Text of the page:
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Saturday, April 28, 2018

Capture Of Golden State Killer Raises DNA Privacy Concerns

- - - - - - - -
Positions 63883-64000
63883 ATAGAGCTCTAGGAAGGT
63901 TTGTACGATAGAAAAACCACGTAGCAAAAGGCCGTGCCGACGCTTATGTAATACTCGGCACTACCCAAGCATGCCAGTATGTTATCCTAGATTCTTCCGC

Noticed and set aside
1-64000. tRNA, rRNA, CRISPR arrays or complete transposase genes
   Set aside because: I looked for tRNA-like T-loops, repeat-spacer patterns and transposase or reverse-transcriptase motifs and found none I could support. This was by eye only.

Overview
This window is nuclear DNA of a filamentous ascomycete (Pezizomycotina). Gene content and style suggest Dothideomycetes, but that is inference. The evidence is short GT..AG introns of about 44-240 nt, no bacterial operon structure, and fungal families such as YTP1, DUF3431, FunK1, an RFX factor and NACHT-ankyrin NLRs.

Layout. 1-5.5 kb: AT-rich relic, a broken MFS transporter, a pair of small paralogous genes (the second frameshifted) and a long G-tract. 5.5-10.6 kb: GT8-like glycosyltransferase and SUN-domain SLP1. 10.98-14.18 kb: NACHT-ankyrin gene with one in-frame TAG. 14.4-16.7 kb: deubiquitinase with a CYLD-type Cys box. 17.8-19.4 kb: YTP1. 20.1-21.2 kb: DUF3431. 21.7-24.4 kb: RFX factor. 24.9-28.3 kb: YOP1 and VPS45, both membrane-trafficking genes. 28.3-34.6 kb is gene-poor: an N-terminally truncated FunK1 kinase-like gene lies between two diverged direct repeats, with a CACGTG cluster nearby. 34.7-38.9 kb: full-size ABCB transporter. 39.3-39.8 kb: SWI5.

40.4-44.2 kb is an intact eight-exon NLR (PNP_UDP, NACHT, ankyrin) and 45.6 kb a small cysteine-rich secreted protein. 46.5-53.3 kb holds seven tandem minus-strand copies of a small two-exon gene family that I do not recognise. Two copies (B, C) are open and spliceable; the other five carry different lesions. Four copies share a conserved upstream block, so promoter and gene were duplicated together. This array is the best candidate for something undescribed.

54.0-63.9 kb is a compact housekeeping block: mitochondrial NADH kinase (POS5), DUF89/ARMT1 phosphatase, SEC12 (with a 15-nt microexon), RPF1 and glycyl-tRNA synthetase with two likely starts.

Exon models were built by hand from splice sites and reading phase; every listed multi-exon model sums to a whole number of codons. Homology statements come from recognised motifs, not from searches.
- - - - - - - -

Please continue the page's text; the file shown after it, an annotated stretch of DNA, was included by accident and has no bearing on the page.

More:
Before the Golden State Killer was caught, law enforcement officials nearly collared the wrong man based on DNA evidence. Using a public database of DNA samples, police contacted a man who they identified as "a weak match." Nevertheless, the man still had to clear his name. Eventually, Joseph James DeAngelo Jr. was identified through the DNA that his own relatives had unwittingly posted on the internet. Searches of a genealogy website resulted in narrowing the investigation to DeAngelo from a family tree with about 1,000 people. In the end, the matches that linked DeAngelo’s DNA to the crime were from third and fourth cousins. UC Berkeley Boalt School of Law assistant professor Andrea Roth told The Mercury News, “When you put your information into a database voluntarily, and law enforcement has access to it, you may be unwittingly exposing your relatives — some you know, some you don’t know — to scrutiny by law enforcement.” Even though they may have done nothing wrong.” Commercial DNA ancestry-tracking companies require court orders for any files in their databases. But access to GEDMatch’s 900,000 DNA file open database has no restrictions. https://ift.tt/2vQJc7G http://www.wochit.com This video was produced by YT Wochit News using http://wochit.com

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